Debt Consolidation

The Facts About Debt

UWSA Wall Street Reform Update

Filed under: Banks
Tags: — Written by: Simos
June 4, 2010
Is Washington’s reform push “the end” for big banks’ casino capitalism?

Is Washington’s reform push “the end” for big banks’ casino capitalism?
Photo by: Richard Styles (Stock Exchange)

America’s love for its financial elites is at an all-time low. Everywhere you look, ordinary folks are in revolt against abusive debt collectors, becoming savvy about debt refinancing, and “moving their money” – not only to cards with lower interest rates, but to different (and smaller) banks. But there’s arguably no greater sign of a change in the air than the amazing speed with which Wall Street reform has taken shape over the last few weeks. At UWSA, we want to make sure you understand what “Wall Street reform” means for you on Main Street, so here’s an overview of the situation.

On May 21, the Senate passed what many are calling the most significant financial legislation since the New Deal. Passing 59-39, the Senate bill, which required only 51 votes, adds a new layer of oversight for major Wall Street institutions and aims to prevent big bank collapse and the taxpayer bailouts that follow from ever happening again. New rules will be in place for dealing with failing firms and pinpointing the value of “derivatives”, the complex – and some say shady – financial products at the heart of problems that imploded once-mighty players like AIG and Lehman Brothers.

But perhaps the most important change “on the ground” for ordinary citizens is the birth of a new consumer protection agency “inspired” by a vocal Wall Street critic. Naturally, the details behind the new agency are still fluid as reconciliation goes on between House and Senate versions of the legislation. What is clear, however, is that abusive lending practices are in the Obama Administration’s sights: and that means both mortgage lenders and growing rates of credit card debt are likely to be impacted. The Christian Science Monitor has more details on one way debit and credit changes might take shape.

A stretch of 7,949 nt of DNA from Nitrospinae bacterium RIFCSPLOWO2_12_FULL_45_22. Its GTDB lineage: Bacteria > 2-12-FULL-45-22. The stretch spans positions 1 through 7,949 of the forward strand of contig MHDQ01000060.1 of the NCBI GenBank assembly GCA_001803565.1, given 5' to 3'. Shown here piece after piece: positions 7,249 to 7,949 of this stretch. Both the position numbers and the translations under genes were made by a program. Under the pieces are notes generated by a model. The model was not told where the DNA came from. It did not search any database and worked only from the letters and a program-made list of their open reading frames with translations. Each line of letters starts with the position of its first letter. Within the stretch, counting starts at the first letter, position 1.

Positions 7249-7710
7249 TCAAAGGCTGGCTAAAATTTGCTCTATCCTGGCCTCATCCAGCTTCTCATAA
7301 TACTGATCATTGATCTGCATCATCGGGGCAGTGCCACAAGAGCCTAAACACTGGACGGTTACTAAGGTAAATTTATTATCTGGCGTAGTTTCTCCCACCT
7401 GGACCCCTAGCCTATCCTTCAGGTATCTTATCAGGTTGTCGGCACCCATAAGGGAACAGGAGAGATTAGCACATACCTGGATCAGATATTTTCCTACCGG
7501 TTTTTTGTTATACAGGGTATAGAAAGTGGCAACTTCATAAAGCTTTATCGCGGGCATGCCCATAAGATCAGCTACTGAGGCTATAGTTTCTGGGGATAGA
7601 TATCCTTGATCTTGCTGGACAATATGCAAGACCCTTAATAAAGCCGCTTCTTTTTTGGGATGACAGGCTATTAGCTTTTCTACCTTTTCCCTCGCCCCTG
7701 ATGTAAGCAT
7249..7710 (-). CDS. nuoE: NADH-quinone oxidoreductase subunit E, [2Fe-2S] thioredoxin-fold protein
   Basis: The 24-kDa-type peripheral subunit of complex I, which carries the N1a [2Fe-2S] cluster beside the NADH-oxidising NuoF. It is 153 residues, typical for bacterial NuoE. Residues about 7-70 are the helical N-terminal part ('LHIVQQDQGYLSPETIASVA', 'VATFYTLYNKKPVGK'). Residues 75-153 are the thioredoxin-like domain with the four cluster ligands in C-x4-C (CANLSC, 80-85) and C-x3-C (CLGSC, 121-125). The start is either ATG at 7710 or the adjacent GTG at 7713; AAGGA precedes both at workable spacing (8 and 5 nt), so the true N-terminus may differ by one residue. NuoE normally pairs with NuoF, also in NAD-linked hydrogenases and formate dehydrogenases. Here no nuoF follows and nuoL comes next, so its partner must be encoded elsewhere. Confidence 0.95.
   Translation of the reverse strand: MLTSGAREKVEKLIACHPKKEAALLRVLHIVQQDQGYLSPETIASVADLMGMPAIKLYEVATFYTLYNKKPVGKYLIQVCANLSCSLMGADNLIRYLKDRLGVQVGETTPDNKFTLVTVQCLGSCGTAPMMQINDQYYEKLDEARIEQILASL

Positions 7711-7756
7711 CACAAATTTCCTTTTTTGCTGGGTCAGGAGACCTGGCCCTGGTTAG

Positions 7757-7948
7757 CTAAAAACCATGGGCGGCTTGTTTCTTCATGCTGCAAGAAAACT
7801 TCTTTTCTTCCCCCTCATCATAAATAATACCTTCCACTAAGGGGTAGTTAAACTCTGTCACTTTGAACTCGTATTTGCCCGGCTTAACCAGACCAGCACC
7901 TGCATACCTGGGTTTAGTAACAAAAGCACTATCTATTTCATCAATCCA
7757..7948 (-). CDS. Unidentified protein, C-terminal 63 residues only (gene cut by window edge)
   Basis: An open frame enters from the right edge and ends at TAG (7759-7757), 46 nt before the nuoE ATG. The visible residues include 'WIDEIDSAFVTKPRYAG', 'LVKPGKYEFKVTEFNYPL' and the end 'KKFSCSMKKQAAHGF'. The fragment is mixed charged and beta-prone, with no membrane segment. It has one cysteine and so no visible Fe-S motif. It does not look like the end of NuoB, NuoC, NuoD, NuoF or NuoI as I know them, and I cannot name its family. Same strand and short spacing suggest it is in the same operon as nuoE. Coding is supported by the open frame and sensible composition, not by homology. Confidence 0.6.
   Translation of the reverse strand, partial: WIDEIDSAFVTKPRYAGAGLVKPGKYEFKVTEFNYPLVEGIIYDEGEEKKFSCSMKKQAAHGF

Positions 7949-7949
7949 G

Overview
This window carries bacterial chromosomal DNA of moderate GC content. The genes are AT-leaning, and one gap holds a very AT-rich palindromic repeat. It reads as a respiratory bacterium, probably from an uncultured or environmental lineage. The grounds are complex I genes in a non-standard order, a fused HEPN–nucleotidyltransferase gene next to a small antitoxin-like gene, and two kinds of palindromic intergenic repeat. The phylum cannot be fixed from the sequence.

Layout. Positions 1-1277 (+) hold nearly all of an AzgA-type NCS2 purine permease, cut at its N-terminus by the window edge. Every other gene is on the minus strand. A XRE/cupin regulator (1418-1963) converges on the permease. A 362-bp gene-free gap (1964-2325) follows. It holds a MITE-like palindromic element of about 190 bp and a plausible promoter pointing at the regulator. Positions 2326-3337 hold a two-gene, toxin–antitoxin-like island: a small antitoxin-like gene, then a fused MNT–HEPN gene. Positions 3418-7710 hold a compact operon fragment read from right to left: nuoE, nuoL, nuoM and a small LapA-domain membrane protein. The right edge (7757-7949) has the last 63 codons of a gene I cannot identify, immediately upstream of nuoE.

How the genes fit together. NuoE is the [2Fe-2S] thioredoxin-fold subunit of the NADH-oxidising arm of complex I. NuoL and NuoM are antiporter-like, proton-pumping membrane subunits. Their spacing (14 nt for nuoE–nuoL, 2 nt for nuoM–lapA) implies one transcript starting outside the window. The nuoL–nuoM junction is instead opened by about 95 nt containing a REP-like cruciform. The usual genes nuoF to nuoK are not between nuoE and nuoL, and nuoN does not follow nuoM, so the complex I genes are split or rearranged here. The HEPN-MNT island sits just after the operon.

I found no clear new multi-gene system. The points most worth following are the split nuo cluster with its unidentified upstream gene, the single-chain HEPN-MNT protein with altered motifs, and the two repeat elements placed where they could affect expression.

Consumer protection advocates are cautiously optimistic that Wall Street reform might be a big win for ordinary consumers; especially as a follow-up to earlier attempts at consumer credit reform that were largely rendered toothless by creditor maneuvering before key provisions went into effect. But the battle is not over; financial reform carries with it a fair amount of political theater and lobbyist strategizing.

Reform supporters like Rep. Barney Frank (D-MA) are pulling for a final version of the legislation to reach President Obama’s desk by July 4th – but whether it will mark a financial “Independence Day” for taxpayers remains to be seen. UWSA will keep you updated on the latest news in the reform effort, and its impact on you, as events develop.

Similar Posts:

No Comments »

No comments yet.

RSS feed for comments on this post. TrackBack URL

Leave a comment